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Stinky Kitchen? 6 Ways to Banish Those Cooking Smells

Odors from pungent dishes can linger

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Fish, curry, bacon, garlic — it turns out some of the best-tasting foods can make your kitchen smell less than fresh.

It's one thing while you're cooking, but when the smell lingers for hours or even days, it can be off-putting. The good news? You don't have to stop making those pungent foods — you just have to adjust your cleaning routine. There are easy ways to tackle those odors, often with items you probably already have around the house.

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Here a few cleaning experts and a personal chef share some tips.

1. Vinegar does the trick

Vinegar is the jack-of-all-trades for natural cleaning, and in this case, it can help get rid of any stench.

"If the fishy smell clings to the pan and utensils that you have cooked the fish with, wash them with water and vinegar,” says Leanne Stapf, chief operating officer of The Cleaning Authority, a house-cleaning service.

You can use a mix of vinegar and lemon juice to wipe down surfaces that came in contact with the food you prepared, like most countertops (be sure to spot test first) or stovetops.

Vinegar also neutralizes airborne odors in the air. Lauren Bowen, director of franchise operations at Two Maids & A Mop, suggests putting a pot or saucepan on the stove and filling it with a cup of water and three tablespoons of vinegar. Bring the water to a boil for several minutes, allowing the steam to spread through the kitchen. As it permeates the room, it'll knock out that funky smell.

2. Create an aromatic

Even though it's a neutralizer, vinegar can have a strong smell itself, so if you prefer something a little more aromatic, you've got a few choices.

You can bring a pleasing cinnamon smell to your kitchen by putting a pot containing three cups of vinegar, one cup of water, and a handful of cinnamon sticks on to simmer for a few hours. The vinegar will break up the strong-smelling scents, while the cinnamon will give off its own delightful aroma.

If you use the same pot you used for cooking a strong-scented meal, the tactic will freshen the air and “address any lingering oils and smell on the pot itself,” says Bowen.

Chicago-based personal chef and caterer Mila Furman notes you can also swap out the vinegar for water and other aromatics.

She advises simmering three cups of water, one whole sliced lemon and one cinnamon stick for 30 minutes. “In a pinch you can use some powdered cinnamon and even oranges or limes,” Furman says.

Fresh mint leaves work well, too, if you have them on hand.

In a hurry? Furman says a spritz of essential oils will also clear the air. “A few drops of lemongrass, ginger or citrus will help neutralize,” she says.

3. Brew a cup of coffee

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There's a reason you're given coffee beans to smell in between sniffing perfumes — the smell is thought to help reset your olfactory senses. A similar approached can be applied here. “If you put a bowl full of unbrewed coffee grounds out in the open air of the kitchen, you can neutralize a curry odor,” says Bowen.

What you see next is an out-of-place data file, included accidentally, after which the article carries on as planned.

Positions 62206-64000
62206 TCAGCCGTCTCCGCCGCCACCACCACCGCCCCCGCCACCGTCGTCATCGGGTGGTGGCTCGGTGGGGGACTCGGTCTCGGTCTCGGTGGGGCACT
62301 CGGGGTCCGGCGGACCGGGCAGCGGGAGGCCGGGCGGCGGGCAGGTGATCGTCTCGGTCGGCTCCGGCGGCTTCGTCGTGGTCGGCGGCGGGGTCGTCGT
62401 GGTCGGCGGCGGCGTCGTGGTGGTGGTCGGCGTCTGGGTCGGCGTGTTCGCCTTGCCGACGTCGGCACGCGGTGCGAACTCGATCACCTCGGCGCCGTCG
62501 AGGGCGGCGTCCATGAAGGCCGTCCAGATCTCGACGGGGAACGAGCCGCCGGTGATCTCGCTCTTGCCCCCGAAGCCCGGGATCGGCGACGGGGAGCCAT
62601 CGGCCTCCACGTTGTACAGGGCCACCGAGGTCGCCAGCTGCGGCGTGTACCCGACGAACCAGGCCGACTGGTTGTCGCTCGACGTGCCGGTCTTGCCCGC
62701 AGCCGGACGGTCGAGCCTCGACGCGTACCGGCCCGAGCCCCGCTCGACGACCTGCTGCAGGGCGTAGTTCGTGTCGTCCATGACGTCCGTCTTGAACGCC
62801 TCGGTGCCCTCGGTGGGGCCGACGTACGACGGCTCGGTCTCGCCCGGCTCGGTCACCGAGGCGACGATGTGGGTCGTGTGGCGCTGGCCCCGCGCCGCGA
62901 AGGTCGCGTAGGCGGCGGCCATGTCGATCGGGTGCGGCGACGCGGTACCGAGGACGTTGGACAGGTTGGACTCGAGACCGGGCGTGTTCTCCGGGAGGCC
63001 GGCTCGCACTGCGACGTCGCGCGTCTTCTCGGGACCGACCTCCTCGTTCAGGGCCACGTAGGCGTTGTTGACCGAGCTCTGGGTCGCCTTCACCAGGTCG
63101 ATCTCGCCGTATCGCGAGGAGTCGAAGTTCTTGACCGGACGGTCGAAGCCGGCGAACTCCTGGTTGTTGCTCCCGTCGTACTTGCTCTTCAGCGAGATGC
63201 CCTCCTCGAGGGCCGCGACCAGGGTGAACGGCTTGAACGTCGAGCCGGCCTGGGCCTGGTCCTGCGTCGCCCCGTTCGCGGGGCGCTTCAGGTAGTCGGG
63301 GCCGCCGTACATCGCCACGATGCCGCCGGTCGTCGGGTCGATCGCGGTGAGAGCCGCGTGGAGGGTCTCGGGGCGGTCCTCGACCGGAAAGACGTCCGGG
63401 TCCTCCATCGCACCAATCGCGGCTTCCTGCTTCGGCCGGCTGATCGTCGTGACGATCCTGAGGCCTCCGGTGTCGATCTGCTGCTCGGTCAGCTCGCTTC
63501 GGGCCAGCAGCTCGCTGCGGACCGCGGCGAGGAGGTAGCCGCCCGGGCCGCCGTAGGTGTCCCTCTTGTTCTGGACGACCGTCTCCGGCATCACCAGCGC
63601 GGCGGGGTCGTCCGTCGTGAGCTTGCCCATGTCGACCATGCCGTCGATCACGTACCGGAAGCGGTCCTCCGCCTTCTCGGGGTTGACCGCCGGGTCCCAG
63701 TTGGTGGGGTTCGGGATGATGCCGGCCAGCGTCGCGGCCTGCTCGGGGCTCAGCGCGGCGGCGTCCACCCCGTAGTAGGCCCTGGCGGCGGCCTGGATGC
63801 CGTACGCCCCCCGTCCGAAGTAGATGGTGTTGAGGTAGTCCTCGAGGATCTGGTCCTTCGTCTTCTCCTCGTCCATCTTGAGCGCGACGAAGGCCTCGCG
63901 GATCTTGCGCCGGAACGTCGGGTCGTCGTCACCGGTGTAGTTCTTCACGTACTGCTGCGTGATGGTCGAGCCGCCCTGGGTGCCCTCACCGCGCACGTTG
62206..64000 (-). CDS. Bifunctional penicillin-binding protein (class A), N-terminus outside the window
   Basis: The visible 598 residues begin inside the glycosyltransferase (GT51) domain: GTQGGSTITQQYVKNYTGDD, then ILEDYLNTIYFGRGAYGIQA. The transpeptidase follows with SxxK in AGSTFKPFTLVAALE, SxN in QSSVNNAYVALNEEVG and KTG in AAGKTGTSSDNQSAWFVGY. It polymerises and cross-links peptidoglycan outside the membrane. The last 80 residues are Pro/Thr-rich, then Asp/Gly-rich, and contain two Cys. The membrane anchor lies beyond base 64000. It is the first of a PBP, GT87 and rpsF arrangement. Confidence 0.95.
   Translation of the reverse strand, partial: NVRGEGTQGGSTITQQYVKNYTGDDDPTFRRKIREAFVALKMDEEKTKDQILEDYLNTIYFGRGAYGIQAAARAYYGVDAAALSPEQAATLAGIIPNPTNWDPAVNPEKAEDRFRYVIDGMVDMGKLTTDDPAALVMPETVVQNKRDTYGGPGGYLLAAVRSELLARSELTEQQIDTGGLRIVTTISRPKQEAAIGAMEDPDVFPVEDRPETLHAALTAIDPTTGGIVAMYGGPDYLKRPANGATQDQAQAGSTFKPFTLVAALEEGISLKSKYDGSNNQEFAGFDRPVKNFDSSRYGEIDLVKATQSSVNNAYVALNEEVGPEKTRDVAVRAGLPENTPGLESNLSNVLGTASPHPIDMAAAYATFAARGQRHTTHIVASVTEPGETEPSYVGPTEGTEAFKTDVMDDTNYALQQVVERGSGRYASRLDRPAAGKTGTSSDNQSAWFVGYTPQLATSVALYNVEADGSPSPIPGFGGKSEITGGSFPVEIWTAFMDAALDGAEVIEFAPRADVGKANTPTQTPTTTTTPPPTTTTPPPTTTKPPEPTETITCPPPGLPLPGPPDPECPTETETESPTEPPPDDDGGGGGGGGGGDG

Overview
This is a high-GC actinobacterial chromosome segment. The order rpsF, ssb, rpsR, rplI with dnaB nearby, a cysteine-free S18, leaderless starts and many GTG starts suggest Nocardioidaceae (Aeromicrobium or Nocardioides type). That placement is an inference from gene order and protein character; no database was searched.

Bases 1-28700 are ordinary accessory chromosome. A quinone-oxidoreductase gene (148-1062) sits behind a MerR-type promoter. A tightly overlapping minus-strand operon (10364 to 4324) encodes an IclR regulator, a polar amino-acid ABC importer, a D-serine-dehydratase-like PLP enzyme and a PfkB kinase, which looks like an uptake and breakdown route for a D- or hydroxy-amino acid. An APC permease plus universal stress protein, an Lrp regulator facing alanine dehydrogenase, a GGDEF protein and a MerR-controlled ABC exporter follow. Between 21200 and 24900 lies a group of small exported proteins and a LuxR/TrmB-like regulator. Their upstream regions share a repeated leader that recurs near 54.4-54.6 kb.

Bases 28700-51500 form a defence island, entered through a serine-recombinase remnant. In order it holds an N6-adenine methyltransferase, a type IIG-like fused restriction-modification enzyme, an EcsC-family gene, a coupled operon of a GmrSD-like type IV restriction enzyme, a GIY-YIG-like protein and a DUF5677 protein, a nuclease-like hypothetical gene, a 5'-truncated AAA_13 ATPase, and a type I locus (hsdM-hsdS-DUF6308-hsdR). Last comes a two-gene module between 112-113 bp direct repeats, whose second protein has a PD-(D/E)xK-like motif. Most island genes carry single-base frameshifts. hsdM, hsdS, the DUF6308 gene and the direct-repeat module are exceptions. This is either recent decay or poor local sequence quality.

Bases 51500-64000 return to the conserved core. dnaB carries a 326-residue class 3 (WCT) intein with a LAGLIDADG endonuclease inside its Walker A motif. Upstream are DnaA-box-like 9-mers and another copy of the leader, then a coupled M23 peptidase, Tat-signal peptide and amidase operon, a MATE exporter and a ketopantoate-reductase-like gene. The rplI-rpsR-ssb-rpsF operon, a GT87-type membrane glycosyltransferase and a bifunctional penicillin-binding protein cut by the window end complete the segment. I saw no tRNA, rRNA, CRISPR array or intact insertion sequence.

If you want to take it a step further, go through the full process of making a cup of coffee, including grinding the beans and brewing them, Bowen says. This should work to mask other smells, too, like bacon and garlic.

4. A hint of vanilla goes a long way

If the culprit is your oven, a little bit of vanilla will do the trick. This is something real estate agents often do to make a house smell delicious during a showing.

"Simply take a cup of water [in an ovenproof cup], add three to four drops of vanilla essence to it, and let it heat slowly in the oven. Within a few minutes, the oven will start smelling clean again,” says Stapf.

You'll want to keep that oven temperature at 300 degrees or less.

5. Let in the fresh air

This tip may seem obvious, but it's not a step everyone thinks of before starting a dish. If the weather isn't prohibitive, open nearby windows before you start cooking a strong-smelling meal. This will circulate the air and let some of the odor escape.

"Even a few small cracks will help air circulate better than if all the windows are tightly closed,” says Stapf.

6. Check beneath your feet

Floor mats or rugs may keep your feet more comfortable while you're cooking, but these fabrics often soak up cooking smells. If your kitchen is still stinky, you may want to look into cleaning your floor mat.

Some mats can go in the laundry or be wiped down. For those that can't, there's a simple fix. “Sprinkle baking soda on the mat and leave it overnight,” Stapf says. “In the morning, vacuum up the baking soda and the mat will no longer smell of last night's dish.”

Samantha Lande is a contributing writer who covers food, health and human interest stories for several national publications. Her work has appeared in Real Simple, Allrecipes, on the Food Network and more.

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